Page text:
Personally I used Tegaderm for the first few days, until the wounds started oozing less and moved to a hydrocolloid bandage. One thing to note about Tegaderm: if you are oozing a lot (yellow ooze is OK), do clean/replace often, else your skin might get irritated and itch a lot and add insult to injury. The ooze also smells really bad, it kind of smells like someone sweaty who hasn't showered in while... The wound can also ooze a lot and the ooze can "spill" out and seep through the edges of the Tegaderm, so definitely bandage it in with gauze so it doesn't leak on your clothes. You can leave these on for a few days. Until either the wound looks healed or the ooze has taken over so you have to change it.

Hydrocolloids are a bit more expensive than Tegaderm, but they are a bit nicer. The nicest feature is that it absorbs the ooze, so it doesn't leak everywhere easily, and just grows larger... it sort of looks like a GIANT whitehead. It does eventually ooze tho, if the bandage cannot absorb anymore. You can leave these on for ~7 days.

Anyhow, the best part about both of these is the ability to shower with big wounds over your body, with no pain as it keeps the water out. For the more surface type wounds, it took about 1 week for the oozing to stop, for the larger wounds, it looks like it's going to take 2 weeks... Moist healing also lets you completely bypass the "scab forming itchy" stage, and having no scab to pick on is wonderful. I didn't feel any itching besides from the ooze irritation (ew). I do believe that the moist healing thing works faster tho. I had similar sized wounds on my leg and arm, on my leg I chose to let it scab over and on my arm I put a hydrocolloid bandage on. Result at 1.5 weeks: arm has new skin already, leg is still scabbed up and itchy.


After a while, it won't be the bloody wounds that hurt, but the stupid bruises from falling and your body hitting random parts of the road! Icing within the first 24 hours is KEY. This will save you a lot of pain down the road (and make healing a lot faster). ICE A LOT (I wish I iced more...)

Moist healing is awesome. No more crashing for cyn.

Sunday, April 11, 2010

Review: Zero Days by The Real Life Adventure of Captain Bligh, Nellie Bly, and 10-year-old Scrambler on the Pacific Crest Trail

I just finished Zero Days: The Real Life Adventure of Captain Bligh, Nellie Bly, and 10-year-old Scrambler on the Pacific Crest Trail in one day. This was a fun read! If you have done any backpacking at all, you'll find many parts of this book where you just can't help but laugh in agreement because you've felt the same thing before.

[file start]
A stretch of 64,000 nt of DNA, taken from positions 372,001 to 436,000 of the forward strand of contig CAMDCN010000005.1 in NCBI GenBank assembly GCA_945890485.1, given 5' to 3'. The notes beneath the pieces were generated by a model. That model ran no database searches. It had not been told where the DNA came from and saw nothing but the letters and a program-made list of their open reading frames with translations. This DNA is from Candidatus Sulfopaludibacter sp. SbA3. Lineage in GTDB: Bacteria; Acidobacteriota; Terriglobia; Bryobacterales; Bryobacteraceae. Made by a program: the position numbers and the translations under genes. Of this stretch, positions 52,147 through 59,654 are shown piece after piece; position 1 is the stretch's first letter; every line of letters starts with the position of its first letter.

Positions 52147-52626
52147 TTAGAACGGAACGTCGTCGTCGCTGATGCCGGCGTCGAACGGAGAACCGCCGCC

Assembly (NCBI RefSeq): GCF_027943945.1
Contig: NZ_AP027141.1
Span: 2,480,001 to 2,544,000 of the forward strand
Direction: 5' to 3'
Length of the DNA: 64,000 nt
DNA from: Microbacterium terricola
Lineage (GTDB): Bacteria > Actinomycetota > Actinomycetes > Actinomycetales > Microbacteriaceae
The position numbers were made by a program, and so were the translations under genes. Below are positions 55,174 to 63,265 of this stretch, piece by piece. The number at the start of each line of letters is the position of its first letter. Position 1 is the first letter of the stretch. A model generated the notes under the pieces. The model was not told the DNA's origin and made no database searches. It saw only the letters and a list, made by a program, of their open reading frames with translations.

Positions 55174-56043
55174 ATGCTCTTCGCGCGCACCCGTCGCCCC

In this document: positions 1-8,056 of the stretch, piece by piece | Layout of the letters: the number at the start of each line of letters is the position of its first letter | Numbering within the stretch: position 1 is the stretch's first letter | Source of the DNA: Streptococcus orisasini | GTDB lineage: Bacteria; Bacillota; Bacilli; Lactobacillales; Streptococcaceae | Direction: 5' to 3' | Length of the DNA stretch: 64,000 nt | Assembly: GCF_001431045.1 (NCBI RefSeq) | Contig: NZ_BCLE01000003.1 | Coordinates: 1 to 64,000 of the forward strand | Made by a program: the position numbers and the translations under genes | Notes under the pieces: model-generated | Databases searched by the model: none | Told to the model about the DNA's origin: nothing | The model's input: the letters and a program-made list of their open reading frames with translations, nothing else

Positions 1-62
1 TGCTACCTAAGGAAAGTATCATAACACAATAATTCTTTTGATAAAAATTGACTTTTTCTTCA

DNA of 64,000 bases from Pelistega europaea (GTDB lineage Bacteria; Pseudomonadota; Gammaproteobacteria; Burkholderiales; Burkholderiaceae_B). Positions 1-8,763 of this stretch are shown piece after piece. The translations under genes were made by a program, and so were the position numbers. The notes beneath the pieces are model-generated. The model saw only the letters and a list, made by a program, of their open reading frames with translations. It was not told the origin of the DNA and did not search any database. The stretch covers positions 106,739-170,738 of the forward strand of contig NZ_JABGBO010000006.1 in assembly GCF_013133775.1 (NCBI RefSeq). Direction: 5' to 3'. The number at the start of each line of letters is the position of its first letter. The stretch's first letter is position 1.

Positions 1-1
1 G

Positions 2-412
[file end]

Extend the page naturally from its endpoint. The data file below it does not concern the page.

This book is about Nellie Bly, Captain Blight (Barbara Egbert and Gary Chambers) and their 10 year old daughter Scrambler (Mary) backpacking the Pacific Coast Trail (PCT). The PCT is a 2,650-mile hike from Mexico to Canada. According to the book, less than 100 people finish each year, and finishing with a 10 year old is just plain nuts. The book is organized by theme
"Togetherness", "Trail Angels and Demons", "Food and Water", ..., which I found made for better reading than I imagine a chronologically organized book of a family doing the PCT. I mean who wants to read "Day 1: We hiked X miles", "Day 2: We hiked Y miles", ... That said, each chapter touches some insight or experience about their journey. My favorite parts of the book were the parts were I TOTALLY knew what the author was referring to when she was talking about the happy/frustrating moments about backpacking (although I'm guessing her feelings were more intense than mine...), and it was also gave enough insight that one would know what to expect doing such a long thru-hike.

Personally, although the PCT sounds tempting, I think I'll try something shorter first. Most likely it'll be the John Muir Trail, or England's Coast to Coast first!

A bit weight weenie-ish...

Warning: Very dorky post below.

I'm trying to find a pair of lightweight hiking/trekking/traveling pants, since every ounce ends up counting (I have to carry it), the lighter the better. Annoyed by the fact that most of the manufacturers don't actually post the weight of their pants on their websites, I took a scale into some stores today.

My drill went like this: Pick out a few pairs of potential pants, take pants into dressing room. Try pants on, if I like the pants, also weigh them in the dressing room. Result so far: I could not find a pair of long pants lighter than half a pound.

That's how I spent a few hours of my Sunday afternoon... I'm almost ashamed to admit.

Friday, March 19, 2010

Pigeont Point Lighthouse overnight trip

Kekoa and I joined Piaw plus many others on an overnight trip cycling to the Pigeon Point Lighthouse.

Trip report here.

Summary: Awesome trip, awesome hot tub :)

Tuesday, January 12, 2010

Bangkok thoughts...

K and I spent a few days in Bangkok in the middle of our Hong Kong trip over Christmas/New Years last year. It feels weird using the term last year, since "last year" was just two weeks ago.

Food: The food was awesome, I had the best Hainanese chicken rice for 30 Bhat (which is less than a dollar), the thai food there was awesome, we had this awesome afternoon tea which included 10+ items that cost very little. I have lots of food recommendations if anyone ever wants them :)

Thai massage was awesome too, but that said, it's still expensive to fly that far for the food and good/cheap massages. The sites itself weren't too interesting, but old temples/religious monuments really don't do that much for me. The shopping was OK, it was cheaper by a little. Sadly, given the globalization of stores, it's really the same stores over and over again, which is a bit boring.

I guess looking back, I wouldn't fly all the way from North America to Bangkok for a trip, Bangkok itself isn't really worth it. Sure the food was wonderful, but the touristy sites itself weren't that interesting, and it was really too hot in Bangkok itself to do much besides eat, shop (indoors), do massage/spa related things. A lot of folks from Asia fly to Bangkok for a shopping/eating/spa trip, which is more worth it, since it's close by (2-3 hour flight).